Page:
“They are very concerned about the public hearing components and made a finding that the Colorado Department of Public Health and Environment did not follow the proper procedures under federal law,” Geiger said.
Geiger cautioned members of council on further speculating on what the decision means but said it could lead to the reopening of a public hearing. The Town of Telluride along with Ophir and the Telluride-based environmental group Sheep Mountain Alliance have challenged the licensing of the uranium mill, with the legal services of Public Justice, a national public interest law firm. The litigation challenges the state’s licensing of the Piñon Ridge Uranium Mill, which was granted in January 2011. According to Geiger and Public Justice, possible impacts were given little or no consideration by the state in its review process. Colorado is an “Agreement State” under the Federal Atomic Energy Act, which gives the state ultimate authority to license and approve radioactive projects. The NRC decision apparently concludes that the state did not follow federal guidelines.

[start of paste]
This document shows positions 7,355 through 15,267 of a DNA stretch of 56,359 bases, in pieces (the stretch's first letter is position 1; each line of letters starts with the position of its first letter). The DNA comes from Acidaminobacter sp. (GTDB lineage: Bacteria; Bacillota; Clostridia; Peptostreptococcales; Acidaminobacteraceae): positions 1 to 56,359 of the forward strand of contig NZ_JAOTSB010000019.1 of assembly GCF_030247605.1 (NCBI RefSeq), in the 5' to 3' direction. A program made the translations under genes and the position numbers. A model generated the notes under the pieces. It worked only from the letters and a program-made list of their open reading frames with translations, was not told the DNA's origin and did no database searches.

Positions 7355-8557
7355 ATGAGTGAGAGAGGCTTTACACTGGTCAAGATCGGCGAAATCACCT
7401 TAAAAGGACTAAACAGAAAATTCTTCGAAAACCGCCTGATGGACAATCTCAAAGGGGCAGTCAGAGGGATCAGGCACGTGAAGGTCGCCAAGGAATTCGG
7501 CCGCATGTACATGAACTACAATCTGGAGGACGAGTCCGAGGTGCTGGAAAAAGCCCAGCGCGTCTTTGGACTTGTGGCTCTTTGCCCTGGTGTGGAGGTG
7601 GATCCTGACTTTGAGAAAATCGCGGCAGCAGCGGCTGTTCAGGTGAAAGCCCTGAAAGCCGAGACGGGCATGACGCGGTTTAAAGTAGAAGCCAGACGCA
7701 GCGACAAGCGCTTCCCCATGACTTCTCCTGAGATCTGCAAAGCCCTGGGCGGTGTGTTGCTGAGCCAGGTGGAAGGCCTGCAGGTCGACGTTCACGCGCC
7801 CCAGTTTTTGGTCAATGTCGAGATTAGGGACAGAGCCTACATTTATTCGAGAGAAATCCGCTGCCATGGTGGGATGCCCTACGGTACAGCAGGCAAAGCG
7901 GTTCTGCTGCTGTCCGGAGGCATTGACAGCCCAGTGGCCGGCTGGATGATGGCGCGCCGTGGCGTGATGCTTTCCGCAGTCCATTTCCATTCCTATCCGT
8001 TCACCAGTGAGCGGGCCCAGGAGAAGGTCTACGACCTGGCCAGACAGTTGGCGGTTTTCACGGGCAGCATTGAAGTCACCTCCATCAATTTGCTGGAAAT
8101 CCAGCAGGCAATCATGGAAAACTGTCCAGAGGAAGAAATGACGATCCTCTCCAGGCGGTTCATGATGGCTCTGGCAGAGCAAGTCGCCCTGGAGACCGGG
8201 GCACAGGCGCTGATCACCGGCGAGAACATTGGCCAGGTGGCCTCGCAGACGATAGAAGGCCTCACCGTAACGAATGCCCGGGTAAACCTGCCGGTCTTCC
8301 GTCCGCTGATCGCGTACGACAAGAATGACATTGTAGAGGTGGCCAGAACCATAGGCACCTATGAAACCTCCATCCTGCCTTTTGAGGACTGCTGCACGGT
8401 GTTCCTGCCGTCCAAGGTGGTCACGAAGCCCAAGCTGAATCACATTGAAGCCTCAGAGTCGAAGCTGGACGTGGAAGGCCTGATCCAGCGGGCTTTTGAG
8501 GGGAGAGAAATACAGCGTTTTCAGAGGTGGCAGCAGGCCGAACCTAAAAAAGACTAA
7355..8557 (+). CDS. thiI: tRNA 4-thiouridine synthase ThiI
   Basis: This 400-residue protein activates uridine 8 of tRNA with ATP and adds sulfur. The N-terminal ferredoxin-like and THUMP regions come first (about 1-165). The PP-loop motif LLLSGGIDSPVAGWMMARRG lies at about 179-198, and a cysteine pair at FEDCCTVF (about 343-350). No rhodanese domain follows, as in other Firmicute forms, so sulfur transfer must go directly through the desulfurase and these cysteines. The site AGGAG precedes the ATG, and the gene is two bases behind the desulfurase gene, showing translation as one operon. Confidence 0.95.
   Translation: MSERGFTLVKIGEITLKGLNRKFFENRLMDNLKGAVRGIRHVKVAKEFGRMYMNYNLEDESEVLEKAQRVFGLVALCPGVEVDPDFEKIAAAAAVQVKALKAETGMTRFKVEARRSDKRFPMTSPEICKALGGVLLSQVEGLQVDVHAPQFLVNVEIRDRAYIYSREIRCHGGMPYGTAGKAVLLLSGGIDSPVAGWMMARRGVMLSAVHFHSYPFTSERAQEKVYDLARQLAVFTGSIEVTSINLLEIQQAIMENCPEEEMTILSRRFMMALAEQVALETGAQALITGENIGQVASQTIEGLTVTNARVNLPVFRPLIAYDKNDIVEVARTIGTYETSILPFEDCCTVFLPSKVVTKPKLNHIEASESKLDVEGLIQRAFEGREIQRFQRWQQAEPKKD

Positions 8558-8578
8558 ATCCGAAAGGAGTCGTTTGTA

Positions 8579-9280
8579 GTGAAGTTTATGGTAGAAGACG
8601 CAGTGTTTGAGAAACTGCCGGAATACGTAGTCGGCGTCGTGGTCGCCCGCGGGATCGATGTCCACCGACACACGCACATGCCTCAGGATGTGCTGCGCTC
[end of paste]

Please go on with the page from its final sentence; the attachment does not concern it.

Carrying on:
“We have said all along that the state needed to conduct public hearings, they did not,” Sheep Mountain Alliance Executive Director Hilary White said on Tuesday. “They needed to conduct a transparent application process, they did not. They piecemealed all off the things necessary to make an approval and that approval was based on a flawed process.
“The NRC gives the authority to the state to process applications under the Atomic Energy Act,” she continued. “Colorado is an agreement state but it still has to follow the law and they didn’t.”
White said she was notified of the decision in a letter from the NRC on Monday and does not yet know what the decision means for the permit itself.
Up until this week, Energy Fuels’ progress toward the start of construction was moving forward with success. Last December the Colorado Court of Appeals denied a legal challenge by Sheep Mountain Alliance, upholding the Montrose County Special Use Permit.
Last November, the mill received approval from the U.S. Environmental Protection Agency on the mill’s tailings impoundment and evaporation pond facilities. How this latest setback will affect mill’s progress remains unclear. An Energy Fuels representative did not immediately respond to phone calls.